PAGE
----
Here are the components and CLI changes in Flux CD v2.1.2:

Components Changelog

CLI Changelog

Flux CD users are highly encouraged to upgrade to version 2.1.2 to benefit from these fixes and improvements.

K0s Releases Version v1.28.2+k0s.0

k0s has released version v1.28.2+k0s.0. This all-inclusive Kubernetes distribution is designed for building Kubernetes clusters and comes packaged as a single binary for easy use. It can be used in various environments, including cloud, IoT gateways, Edge, and Bare metal deployments, thanks to its simple design, flexible deployment options, and modest system requirements.

The latest release, 1.28.2, includes several updates and improvements. Some of the highlights include:

  • Kubernetes 1.28.2: The release builds with Kubernetes 1.28.2, and all the Kubernetes components are updated to the same version.
  • Enhanced autopilot: The autopilot now allows the cluster to follow a specific update channel on an update server, making it easier to stay up-to-date with patch updates.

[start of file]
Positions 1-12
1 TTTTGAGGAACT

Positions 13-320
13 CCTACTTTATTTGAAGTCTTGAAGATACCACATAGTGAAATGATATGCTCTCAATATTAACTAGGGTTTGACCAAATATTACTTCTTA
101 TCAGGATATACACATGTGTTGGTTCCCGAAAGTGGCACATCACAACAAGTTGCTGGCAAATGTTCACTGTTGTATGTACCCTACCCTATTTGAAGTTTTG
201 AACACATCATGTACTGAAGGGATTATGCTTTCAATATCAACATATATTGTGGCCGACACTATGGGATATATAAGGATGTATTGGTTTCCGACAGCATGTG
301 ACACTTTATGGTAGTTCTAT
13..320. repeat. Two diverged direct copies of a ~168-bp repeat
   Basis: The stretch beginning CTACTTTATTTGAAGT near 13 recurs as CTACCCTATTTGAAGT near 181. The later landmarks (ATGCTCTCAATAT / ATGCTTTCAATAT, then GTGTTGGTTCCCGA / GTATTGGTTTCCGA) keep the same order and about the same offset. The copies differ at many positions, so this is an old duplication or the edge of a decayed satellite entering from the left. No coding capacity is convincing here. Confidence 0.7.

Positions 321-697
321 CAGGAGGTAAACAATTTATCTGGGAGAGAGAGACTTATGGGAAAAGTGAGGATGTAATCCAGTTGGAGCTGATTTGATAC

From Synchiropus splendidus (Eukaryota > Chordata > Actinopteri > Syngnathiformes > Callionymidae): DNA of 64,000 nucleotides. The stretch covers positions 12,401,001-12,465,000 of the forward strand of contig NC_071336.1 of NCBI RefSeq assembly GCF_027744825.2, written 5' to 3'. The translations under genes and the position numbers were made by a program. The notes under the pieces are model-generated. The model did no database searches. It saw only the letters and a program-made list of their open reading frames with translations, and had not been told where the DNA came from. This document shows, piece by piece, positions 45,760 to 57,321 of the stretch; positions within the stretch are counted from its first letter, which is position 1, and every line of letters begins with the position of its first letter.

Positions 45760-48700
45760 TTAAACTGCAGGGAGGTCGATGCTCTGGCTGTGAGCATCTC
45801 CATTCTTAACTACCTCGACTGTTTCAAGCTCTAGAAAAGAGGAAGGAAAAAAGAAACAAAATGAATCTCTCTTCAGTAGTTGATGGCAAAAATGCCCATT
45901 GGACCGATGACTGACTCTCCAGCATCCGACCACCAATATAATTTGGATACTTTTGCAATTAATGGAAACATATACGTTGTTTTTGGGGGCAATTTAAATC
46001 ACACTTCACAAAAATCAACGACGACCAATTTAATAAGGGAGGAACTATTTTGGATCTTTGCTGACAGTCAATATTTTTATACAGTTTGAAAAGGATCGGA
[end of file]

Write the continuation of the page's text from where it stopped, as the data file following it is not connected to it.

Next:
• SBOM generation: The release now generates a full signed SBOM (Software Bill of Materials) for each release, providing greater transparency and security.
  • Extended OS testing matrix: The OS testing matrix now covers 22 OS and version combinations, including Alpine, CentOS, Debian, Fedora, Fedora CoreOS, Flatcar, Oracle, RHEL, Rocky, and Ubuntu.
  • Updated component versions: Various components have been updated, including ContainerD, RunC, Etcd, Kine, Konnectivity, Kube-router, Calico, and CoreDNS.

For a detailed list of changes, you can refer to the release notes. This release also includes contributions from new contributors who made their first contribution to the project.

Overall, this release of k0s brings important updates and improvements, making it a reliable choice for building Kubernetes clusters in various environments.